Cowboys coach denies saying spying scandal taints Pats' titles

IRVING, Texas -- Dallas Cowboys coach Wade Phillips insisted Friday that he never said that the New England Patriots' three Super Bowl championships were tainted.

Two days before the already much-hyped matchup of 5-0 teams, when the Patriots play in Dallas, Phillips denied making such comments after New England coach Bill Belichick was fined $500,000 and the team lost a draft pick for videotaping an opposing sideline this season.

"I think it's ludicrous to demean a team, an organization that has done a great job and won all those games and deserved every bit of it," Phillips said. "They won all those championships. They deserve every bit of what they got."

On HBO's "Inside the NFL" program this week, Peter King claimed in a discussion about the Patriots that Phillips suggested to King their three Super Bowl titles in four seasons were tainted because of the spying allegations.

"The league, the Patriots, everybody, they just want this spygate thing to go away," King said. "But Wade Phillips this week told me something that I think a lot of coaches around the league and a lot of people around the league are still thinking, and that is, 'Hey, New England was caught cheating and it is a black mark on their success.'"

Phillips acknowledged talking to King but insisted that isn't what he said -- or even inferred -- during their conversation.

"To quote me as saying 'black mark,' that's an Eastern term. That's a Connecticut term," Phillips said. "I might use smudge or something like that from Texas. ... I'm sure he misconstrued what I said."

Phillips, the folksy coach and Texas native, said he doesn't think the alleged comments would have any impact on Sunday's game.

King told ESPN's Ed Werder on Friday that he talked to Phillips by phone Tuesday night.

"The only thing he had right in there is that I did have a conversation with him," Phillips said at his news conference Friday.

Phillips said he was not aware of King's remarks until a reporter told him on Thursday.

"No, I didn't say that at all," Phillips told The Dallas Morning News after Thursday's practice. "I think they would have won no matter what. I don't know. I have no idea if it even helped them. But they were a great football team, well-coached. I don't see any way that they wouldn't have won what they did.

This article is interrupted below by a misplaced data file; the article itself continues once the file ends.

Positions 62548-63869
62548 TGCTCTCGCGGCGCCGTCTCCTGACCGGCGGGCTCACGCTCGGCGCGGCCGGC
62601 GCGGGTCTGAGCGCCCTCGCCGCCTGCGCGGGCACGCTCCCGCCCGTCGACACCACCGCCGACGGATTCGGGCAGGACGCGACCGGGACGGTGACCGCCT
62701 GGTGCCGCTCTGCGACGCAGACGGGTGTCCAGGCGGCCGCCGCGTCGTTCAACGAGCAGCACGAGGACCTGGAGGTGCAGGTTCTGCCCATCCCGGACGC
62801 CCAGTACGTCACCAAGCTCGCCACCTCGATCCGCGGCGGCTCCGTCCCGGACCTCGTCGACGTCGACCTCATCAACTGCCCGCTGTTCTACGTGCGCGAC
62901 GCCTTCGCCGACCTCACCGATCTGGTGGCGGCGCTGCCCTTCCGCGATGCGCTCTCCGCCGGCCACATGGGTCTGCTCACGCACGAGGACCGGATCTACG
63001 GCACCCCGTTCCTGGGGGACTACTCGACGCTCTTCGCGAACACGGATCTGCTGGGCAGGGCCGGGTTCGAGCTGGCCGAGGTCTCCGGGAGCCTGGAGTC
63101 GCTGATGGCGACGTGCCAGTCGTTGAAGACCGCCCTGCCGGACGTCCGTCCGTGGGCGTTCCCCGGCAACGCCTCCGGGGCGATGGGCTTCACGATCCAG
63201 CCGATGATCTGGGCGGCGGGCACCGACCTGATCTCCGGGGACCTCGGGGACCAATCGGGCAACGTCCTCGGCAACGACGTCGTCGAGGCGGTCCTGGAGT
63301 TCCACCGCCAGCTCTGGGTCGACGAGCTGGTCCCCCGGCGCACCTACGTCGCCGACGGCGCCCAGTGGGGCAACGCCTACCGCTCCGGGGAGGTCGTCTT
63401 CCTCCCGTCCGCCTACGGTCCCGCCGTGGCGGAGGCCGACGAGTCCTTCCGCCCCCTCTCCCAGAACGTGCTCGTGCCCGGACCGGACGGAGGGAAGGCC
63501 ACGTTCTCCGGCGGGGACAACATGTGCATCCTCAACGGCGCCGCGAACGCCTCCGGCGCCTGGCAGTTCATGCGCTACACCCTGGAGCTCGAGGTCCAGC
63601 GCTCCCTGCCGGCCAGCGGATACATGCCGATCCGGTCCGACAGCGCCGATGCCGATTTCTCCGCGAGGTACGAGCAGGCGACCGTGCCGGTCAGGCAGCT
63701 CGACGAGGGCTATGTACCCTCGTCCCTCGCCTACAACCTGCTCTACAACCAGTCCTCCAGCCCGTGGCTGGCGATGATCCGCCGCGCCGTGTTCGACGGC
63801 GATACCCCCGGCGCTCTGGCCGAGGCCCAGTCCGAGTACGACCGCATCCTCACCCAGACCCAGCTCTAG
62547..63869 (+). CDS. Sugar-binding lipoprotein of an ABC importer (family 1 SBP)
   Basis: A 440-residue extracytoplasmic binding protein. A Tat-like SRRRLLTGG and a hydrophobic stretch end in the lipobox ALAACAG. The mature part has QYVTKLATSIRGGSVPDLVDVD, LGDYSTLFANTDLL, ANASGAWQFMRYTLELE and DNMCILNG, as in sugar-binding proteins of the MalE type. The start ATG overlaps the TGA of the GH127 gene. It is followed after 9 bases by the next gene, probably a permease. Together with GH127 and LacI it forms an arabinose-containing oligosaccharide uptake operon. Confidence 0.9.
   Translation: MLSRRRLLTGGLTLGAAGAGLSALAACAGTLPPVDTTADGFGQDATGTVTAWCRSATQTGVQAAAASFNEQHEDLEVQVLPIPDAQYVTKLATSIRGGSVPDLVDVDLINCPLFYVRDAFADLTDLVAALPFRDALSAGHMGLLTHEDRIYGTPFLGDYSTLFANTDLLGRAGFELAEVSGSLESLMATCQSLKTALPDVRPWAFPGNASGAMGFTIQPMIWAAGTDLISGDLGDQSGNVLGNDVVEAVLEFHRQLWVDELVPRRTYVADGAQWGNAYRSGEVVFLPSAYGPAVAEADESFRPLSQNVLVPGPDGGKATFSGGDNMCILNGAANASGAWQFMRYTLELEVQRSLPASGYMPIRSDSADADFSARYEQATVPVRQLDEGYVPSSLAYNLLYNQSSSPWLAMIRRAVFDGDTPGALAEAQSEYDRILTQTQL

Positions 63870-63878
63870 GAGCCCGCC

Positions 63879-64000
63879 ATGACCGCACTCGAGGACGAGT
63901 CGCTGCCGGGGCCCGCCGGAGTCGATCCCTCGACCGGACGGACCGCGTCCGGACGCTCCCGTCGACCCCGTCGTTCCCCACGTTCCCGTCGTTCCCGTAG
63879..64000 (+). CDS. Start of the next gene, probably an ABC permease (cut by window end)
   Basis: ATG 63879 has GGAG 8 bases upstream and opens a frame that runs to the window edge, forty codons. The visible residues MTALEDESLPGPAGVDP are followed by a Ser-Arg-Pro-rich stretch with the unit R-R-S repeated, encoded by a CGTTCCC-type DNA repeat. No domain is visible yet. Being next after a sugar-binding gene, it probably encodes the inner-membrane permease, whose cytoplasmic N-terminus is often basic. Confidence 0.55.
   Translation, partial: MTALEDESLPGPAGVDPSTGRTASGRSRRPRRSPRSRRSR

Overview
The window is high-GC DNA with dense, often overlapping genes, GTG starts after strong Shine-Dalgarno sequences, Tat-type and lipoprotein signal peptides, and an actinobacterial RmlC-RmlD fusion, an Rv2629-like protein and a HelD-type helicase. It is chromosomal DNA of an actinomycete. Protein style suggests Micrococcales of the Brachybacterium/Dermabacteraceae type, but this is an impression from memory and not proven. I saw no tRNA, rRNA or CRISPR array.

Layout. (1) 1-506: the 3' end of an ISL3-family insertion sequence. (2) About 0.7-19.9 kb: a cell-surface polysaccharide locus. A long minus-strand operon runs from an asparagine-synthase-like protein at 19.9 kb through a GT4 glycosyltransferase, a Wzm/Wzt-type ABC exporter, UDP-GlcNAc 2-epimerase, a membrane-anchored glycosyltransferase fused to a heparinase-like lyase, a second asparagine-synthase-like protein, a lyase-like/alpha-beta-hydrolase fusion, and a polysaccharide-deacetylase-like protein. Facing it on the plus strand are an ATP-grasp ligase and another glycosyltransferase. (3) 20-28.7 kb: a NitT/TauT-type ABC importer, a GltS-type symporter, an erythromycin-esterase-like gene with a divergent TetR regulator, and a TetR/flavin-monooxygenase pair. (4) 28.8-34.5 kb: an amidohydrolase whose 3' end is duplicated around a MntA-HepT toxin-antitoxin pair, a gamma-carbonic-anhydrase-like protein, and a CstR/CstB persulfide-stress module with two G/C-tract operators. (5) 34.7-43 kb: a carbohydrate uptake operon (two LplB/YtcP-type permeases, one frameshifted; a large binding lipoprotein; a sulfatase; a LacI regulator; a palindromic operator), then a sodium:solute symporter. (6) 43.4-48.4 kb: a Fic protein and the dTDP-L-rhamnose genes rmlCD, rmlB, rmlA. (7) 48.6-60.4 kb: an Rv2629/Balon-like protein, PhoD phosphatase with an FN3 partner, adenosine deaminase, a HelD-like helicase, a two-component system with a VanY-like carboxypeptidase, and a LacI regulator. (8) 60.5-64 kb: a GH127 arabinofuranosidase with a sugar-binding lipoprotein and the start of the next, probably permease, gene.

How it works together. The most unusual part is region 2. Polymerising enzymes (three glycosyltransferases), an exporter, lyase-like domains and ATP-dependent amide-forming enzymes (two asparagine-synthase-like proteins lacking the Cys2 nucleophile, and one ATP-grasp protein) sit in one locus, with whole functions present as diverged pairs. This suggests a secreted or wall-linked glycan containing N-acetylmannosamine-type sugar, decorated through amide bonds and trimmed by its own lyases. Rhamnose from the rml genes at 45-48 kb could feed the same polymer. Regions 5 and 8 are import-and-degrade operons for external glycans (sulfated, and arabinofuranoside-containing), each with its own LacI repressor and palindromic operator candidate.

"I don't think that at all. I don't know why Peter would say that," Phillips said.

King told Werder on Friday that he stands by his report.

"I don't think Wade did anything. He's a pretty trustworthy guy," Cowboys tight end Jason Witten said.

"That's not the character of our coach. I'm sure he didn't do anything like that," linebacker Bradie James said. "It really doesn't matter. We're about 48 hours away from playing a pretty big in-season game, so that really doesn't matter."

The Patriots were fined $250,000 for allegedly recording defensive signals relayed to opposing players on the field. New England must also forfeit a first-round draft pick next year if it makes the playoffs or a second- and third-rounder if it doesn't.

A video camera aimed at New York Jets coaches was confiscated from a Patriots employee during the first quarter of the team's 38-14 win Sept. 9 over New York. Jets coach Eric Mangini is the Patriots' former defensive coordinator.

"If you're cheating and you get caught, something is tainted," Cowboys defensive end Marcus Spears said. "It has an asterisk by it."

Spears then mentioned Marion Jones, who returned five Olympic medals after admitting she used performance-enhancing drugs. So should the Patriots have to give up their Super Bowl trophies?

"No, because I didn't know if they were cheating before they won the Super Bowl. They got caught after they won the Super Bowl," Spears said. "It's not cheating if you don't get caught. ... When you get caught, say you're sorry, take your punishment and move on."

Information from The Associated Press was used in this report.